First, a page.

Solar Flare vs Solar Prominence

A short video in which you can see solar flares and solar prominences occurring along the Sun’s surface.

I obviously can’t speak for anyone else, but I whole-heartedly believed that the beautiful loops of material that we sometimes see images and videos of on the Sun were included in the term ‘solar flare.’ As I looked into it, I came to find that solar flares and solar prominences (the ‘loops’) are in fact separate things.

Solar flares are sudden flashes of brightness sometimes observable on the surface of the Sun. They occur when an area of the plasma of the Sun interacts with accelerated charged particles, and the plasma is heated to tens of millions of Kelvin while ions are accelerated to nearly light speed. Flares happen in active regions (near sunspots) and occur when magnetic energy stored in the Sun’s corona is suddenly released. Flares produce electromagnetic radiation, but only some of the energy released is within the range of visible light, meaning that the majority of a solar flare is not actually visible to the naked eye. X-rays and UV rays from solar flares can have effects on Earth’s upper atmosphere, while radio emissions can disrupt Earth’s long-range communications (e.g. radar devices that depend on radio frequencies).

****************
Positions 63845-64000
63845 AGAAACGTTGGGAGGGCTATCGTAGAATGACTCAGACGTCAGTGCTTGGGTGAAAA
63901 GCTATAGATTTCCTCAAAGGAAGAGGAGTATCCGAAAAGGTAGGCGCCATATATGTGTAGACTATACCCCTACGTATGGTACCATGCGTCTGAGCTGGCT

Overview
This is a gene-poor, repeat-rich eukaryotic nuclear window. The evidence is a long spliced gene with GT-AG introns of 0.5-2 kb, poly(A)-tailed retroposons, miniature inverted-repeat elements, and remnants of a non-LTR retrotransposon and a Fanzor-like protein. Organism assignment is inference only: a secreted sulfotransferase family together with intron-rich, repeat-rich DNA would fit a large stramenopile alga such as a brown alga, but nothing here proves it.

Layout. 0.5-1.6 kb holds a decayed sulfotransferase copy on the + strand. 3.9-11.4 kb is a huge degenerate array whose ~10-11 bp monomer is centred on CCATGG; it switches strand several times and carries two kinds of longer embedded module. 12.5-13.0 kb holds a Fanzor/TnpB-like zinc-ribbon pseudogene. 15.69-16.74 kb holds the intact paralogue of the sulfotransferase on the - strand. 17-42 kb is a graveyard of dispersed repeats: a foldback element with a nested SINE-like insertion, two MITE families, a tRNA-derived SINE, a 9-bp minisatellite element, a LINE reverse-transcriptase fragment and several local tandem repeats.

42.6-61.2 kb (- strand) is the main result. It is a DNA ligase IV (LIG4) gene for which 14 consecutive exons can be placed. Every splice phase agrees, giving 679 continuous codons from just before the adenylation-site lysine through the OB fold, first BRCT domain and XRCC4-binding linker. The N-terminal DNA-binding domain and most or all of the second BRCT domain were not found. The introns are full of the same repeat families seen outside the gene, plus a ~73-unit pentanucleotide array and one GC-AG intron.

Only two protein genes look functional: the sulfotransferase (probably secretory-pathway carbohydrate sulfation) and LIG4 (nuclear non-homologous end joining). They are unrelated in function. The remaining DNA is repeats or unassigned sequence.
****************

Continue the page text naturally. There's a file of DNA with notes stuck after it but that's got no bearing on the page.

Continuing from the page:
Solar prominences, on the other hand, are essentially loops of relatively cool plasma that form on the Sun’s surface and extend outward into the corona. They form in the magnetic fields generated by sunspots. Prominences can reach up to hundreds of thousands of miles into space and persist for several weeks or months. Some prominences may break apart and result in coronal mass ejections. {A coronal mass ejection (CME) refers to the release of a large amount of plasma and electromagnetic radiation from the solar corona into space. They often follow solar flares or other solar activity and can cause both negative effects (e.g. communications disruptions as aforementioned in the discussion of solar flares) and positive effects (e.g. auroras).}

2 thoughts on “Solar Flare vs Solar Prominence

    1. That is crazy! Seeing that CMEs can cause things like this, I wonder how/when/if we here on Earth will figure out ways to moderate (or maybe even negate) these disruptive effects.

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